When Mauricio “Shogun” Rua steps into the Octagon on Saturday night, he’ll be fighting for his future as a contender in one of the UFC’s most talent-rich divisions.

The former Pride superstar will take on top prospect Alexander Gustafsson in the co-main event of UFC on Fox 5 this weekend, and due to his lackluster record since his UFC 128 title defense against Jon Jones, Shogun’s status as a potential threat to win his belt back will likely be on the line.

Since losing his title to Jones back in March of 2011, Shogun exchanged wins and losses over his next three fights, sandwiching a “Fight of the Year”-worthy loss to Dan Henderson between stoppage wins over Forrest Griffin and Brandon Vera.

Obviously, Rua hasn’t looked bad in his last couple of performances, but the former champion took much more damage than he’s accustomed to in his bouts with Henderson and Vera.

It’s the win over Vera that is most concerning when looking at Shogun’s chances in his next fight. Despite the fourth-round TKO victory, Rua looked sluggish at times against a fighter the vast majority of the MMA community expected him to run through, and he ended up taking a lot of punishment before he pulled off the win.

That same kind of performance isn’t going to cut it against a young and talented fighter like Gustafsson, and that could mean terrible things for Shogun’s future in the UFC.

No matter what happens on Saturday night, Shogun is still going to be considered one of the top light heavyweights in the world, and if he steps into the cage with any fighter other than Jon Jones, he’s guaranteed to at least be competitive. But a loss to Gustafsson will push Shogun completely out of title contention and could throw him into the loop of aging stars like Rich Franklin and Forrest Griffin that keep getting marquee fights but don’t get mentioned in title discussions.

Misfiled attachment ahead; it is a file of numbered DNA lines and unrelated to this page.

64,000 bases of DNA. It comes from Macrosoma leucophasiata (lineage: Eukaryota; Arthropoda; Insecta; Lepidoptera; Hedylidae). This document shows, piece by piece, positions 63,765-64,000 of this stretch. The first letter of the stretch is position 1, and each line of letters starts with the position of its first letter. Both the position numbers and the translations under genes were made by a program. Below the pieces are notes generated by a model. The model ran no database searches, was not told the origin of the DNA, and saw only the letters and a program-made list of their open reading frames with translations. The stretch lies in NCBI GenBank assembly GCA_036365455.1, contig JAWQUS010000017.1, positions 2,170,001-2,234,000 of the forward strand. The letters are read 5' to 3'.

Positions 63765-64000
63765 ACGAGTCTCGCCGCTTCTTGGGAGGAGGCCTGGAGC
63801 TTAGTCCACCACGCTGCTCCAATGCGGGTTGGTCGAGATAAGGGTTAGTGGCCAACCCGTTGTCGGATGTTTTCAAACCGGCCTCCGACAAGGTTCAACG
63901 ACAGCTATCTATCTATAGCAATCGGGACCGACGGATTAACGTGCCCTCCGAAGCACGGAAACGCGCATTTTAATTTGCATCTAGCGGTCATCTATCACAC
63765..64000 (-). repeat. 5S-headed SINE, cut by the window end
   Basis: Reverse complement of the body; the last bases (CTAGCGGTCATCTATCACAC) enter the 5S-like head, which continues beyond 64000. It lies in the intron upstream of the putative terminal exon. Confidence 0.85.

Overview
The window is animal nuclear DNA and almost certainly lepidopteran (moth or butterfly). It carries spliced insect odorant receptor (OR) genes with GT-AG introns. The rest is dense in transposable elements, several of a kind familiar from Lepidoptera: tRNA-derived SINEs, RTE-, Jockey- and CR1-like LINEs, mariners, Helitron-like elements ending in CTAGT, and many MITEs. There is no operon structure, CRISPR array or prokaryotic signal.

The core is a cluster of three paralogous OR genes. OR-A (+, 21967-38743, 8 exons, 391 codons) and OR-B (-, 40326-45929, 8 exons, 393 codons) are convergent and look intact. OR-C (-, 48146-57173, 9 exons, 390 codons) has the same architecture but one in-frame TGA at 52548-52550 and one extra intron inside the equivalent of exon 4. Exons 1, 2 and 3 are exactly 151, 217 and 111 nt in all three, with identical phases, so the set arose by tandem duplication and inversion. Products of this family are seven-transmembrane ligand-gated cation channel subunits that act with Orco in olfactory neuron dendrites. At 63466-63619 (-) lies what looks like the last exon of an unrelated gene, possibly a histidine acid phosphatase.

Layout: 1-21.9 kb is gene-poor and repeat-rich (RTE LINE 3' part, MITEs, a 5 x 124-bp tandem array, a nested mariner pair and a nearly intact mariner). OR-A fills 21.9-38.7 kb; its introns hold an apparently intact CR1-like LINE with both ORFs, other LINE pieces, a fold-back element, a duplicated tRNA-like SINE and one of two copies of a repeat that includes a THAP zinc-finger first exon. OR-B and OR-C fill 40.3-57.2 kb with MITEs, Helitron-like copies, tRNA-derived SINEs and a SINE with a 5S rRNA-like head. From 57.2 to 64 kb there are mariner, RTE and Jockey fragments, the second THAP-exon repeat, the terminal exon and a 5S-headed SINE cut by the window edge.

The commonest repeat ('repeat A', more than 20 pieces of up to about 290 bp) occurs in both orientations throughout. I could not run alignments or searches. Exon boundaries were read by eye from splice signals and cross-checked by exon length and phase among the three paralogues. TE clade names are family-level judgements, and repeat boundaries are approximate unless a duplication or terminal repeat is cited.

Just looking at his resume over the last few years, the case can be made that Shogun hasn’t earned a win over a top-tier opponent since he took the title from Lyoto Machida back at UFC 113.

Griffin and Vera are both tough fighters, but they haven’t exactly been the most impressive fighters at 205 over the last few years. And no matter how great Rua’s performance against Henderson was, he still left the cage that night with a loss on his record. With just a 5-4 record inside the Octagon, it’s not hard to believe that a loss this weekend will push him out of the title scene for good.

If Shogun wants to continue to compete with the best fighters in the world, it’s crucial that he pulls off a win over Gustafsson because a loss could not only place him further away from regaining his title, it could make earning a title shot a complete impossibility.

Photo: Mauricio “Shogun” Rua (Esther Lin/MMA Fighting)

About The Author

Vince Carey
Staff Writer

Vince Carey has been writing about the sport of mixed martial arts since 2010. Although he is just 21 years old, the Omaha-based writer is looking to provide readers with interesting content on all things related to MMA.